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Basic knowledge: what is secondary packaging?

  • More protection for primary packaging: With secondary packaging, many primary packaging materials can be even better protected.
  • More space for marketing: As outer packaging, secondary packaging offers plenty of space for promotionally effective designs.
  • More information for greater safety: outer packaging provides important information to ensure that customers use their purchases safely and correctly.




 



As far as direct contact with the product is concerned, secondary packaging really does take a back seat. But this does not make them any less important: they serve as additional protection for primary packaging and packaged goods, play a central role in shipping and are also indispensable in marketing. Reasons enough to take a closer look at secondary packaging.
 

Primary packaging vs. secondary packaging

Unlike primary packaging, secondary packaging does not come into contact with the product. Rather, it represents the second packaging level - packaging for the packaging, so to speak.

DAt first glance, this sounds a bit paradoxical, since primary packaging materials must already take over the protective function for the packaged contents. To do this, however, they themselves must remain undamaged. However, many primary packaging materials are too fragile or unwieldy for transport - beverage bottles, for example, can break or plastic tubes can be crushed.

Repackaging is therefore indispensable in many cases. This applies to the improved protection as well as to the better marketing opportunities.

The requirements for secondary packaging

Secondary packaging is used for different purposes and the requirements vary accordingly. However, some basic tasks are always included, especially the protective and promotional functions.

The central requirements can therefore be summarised as follows:

  • Secondary packaging should be strong enough to protect the primary packaging and its contents
  • They should also be easy to design because they serve as additional "advertising space" in customer contact.
  • Two aspects are particularly important for the shape: firstly, sufficient space, to accommodate the primary packaging (without leaving too much unnecessary empty space). Secondly, it is a good idea to make the secondary packaging stackable -especially if this is not the case for the primary packaging.
 

In terms of the required properties, several overlaps with primary and tertiary packaging can be seen. For example, design and marketing also play a role for primary packaging, while logistical factors (stackability, best possible use of storage and transport capacities) are important for tertiary packaging. Secondary packaging therefore literally lies in between and must meet requirements from both areas.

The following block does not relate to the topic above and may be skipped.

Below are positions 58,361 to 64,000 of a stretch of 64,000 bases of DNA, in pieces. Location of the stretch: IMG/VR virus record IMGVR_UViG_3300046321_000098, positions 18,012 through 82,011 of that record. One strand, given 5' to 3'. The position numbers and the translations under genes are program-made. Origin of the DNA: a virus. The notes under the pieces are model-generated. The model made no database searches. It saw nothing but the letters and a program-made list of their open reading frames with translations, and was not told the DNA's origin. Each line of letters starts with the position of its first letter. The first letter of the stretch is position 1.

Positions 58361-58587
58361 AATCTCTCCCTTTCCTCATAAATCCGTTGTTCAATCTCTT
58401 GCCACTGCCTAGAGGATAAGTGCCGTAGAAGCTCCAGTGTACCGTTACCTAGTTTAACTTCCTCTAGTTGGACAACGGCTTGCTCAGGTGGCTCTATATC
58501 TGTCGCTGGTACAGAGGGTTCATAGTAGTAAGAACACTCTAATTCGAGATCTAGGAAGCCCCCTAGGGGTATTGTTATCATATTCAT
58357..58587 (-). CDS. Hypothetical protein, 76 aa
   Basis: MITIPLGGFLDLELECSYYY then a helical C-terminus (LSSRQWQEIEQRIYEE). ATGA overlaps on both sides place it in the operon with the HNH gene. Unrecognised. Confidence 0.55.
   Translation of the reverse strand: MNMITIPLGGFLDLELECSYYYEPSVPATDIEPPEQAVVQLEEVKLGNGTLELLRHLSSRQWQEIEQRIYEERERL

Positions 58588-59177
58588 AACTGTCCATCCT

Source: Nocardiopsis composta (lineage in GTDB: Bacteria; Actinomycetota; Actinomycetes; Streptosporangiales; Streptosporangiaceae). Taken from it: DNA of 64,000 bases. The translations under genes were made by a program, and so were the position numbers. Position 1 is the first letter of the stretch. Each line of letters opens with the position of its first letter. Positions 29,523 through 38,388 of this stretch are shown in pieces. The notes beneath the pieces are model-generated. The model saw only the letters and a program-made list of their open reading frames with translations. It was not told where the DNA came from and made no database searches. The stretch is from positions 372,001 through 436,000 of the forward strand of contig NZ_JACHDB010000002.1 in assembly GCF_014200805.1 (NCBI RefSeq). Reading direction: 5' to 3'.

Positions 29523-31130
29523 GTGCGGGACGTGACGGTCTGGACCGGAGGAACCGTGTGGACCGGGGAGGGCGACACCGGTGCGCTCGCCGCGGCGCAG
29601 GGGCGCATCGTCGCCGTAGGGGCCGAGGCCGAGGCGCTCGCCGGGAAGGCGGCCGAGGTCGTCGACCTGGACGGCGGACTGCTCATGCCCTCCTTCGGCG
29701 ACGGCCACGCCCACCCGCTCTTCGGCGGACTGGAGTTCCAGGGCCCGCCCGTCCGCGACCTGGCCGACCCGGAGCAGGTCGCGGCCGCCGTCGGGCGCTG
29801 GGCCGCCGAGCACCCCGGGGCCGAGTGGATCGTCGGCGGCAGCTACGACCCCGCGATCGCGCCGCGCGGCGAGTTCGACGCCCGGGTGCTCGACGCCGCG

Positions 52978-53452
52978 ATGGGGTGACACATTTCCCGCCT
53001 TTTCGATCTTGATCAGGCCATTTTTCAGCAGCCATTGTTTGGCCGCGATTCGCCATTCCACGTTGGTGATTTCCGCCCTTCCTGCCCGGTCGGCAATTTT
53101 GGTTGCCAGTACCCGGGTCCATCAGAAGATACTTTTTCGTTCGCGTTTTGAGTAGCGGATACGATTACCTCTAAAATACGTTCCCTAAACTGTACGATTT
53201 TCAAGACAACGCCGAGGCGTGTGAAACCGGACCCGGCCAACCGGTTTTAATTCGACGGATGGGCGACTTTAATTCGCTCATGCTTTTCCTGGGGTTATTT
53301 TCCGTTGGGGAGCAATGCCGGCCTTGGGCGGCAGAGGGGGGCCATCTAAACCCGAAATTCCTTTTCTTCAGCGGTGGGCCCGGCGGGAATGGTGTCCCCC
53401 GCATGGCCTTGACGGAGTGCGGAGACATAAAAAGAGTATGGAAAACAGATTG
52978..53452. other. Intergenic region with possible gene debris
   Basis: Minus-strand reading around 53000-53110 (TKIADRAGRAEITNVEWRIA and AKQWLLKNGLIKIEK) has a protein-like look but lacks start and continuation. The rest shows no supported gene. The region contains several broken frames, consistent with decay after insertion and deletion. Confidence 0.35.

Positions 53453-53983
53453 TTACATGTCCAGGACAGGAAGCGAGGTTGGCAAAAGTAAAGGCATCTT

What is "sales packaging" now?

According to the Fraunhofer Institute for Material Flow and Logistics IML, primary packaging is considered sales packaging - at least from the customer's perspective - because it is regarded as a sales unit. However, the term "sales packaging" can also be found for secondary packaging.

Both are possible. It ultimately depends on whether the primary packaging still needs an outer packaging. If this is the case, this second layer of packaging is considered a sales unit.

Secondary packaging - real advertising professionals

One of the most important tasks of secondary packaging is to add extra value to products in primary packaging. This is particularly interesting when these are intended for the retail trade. Because then it is important to attract the attention of customers at the point of sale.

But the marketing function encompasses more than this obvious level. Because secondary packaging not only influences customers' purchasing decisions, it also contributes to customer loyalty and customer satisfaction in a variety of ways.

 

Step #1: "May I have your attention?"

Marketing is about attracting positive attention. This is not so easy for retailers with many products because the competition is very high. In such competition, secondary packaging - especially folding boxes and hinged lid boxes, but also other forms such as counter displays – offer some advantages. In online retailing, this applies in the same way to shipping cartons.

  • More space for advertising messages

    Repackaging provides a considerably larger advertising space. Boxes and cartons can be fully printed and designed. This creates wide-ranging opportunities to bring unique designs to customers and grab their attention.

  • More space for branding

    Attention is one thing, recognition is another. The additional space of the secondary packaging lends itself to presenting not only the product but also the brand and the image associated with it.

To make the best possible use of the advertising space gained, outer packaging made of cardboard or carton is particularly well suited. They can be excellently printed and finished. The best prerequisites for individual marketing that suits the product and brand.

Because the visual design of the packaging is not an end in itself but serves to communicate with the customer. Addressing the target group. must therefore be taken into account in all design elements, from colour to typography.




 

Step #2: More wow effect with unboxing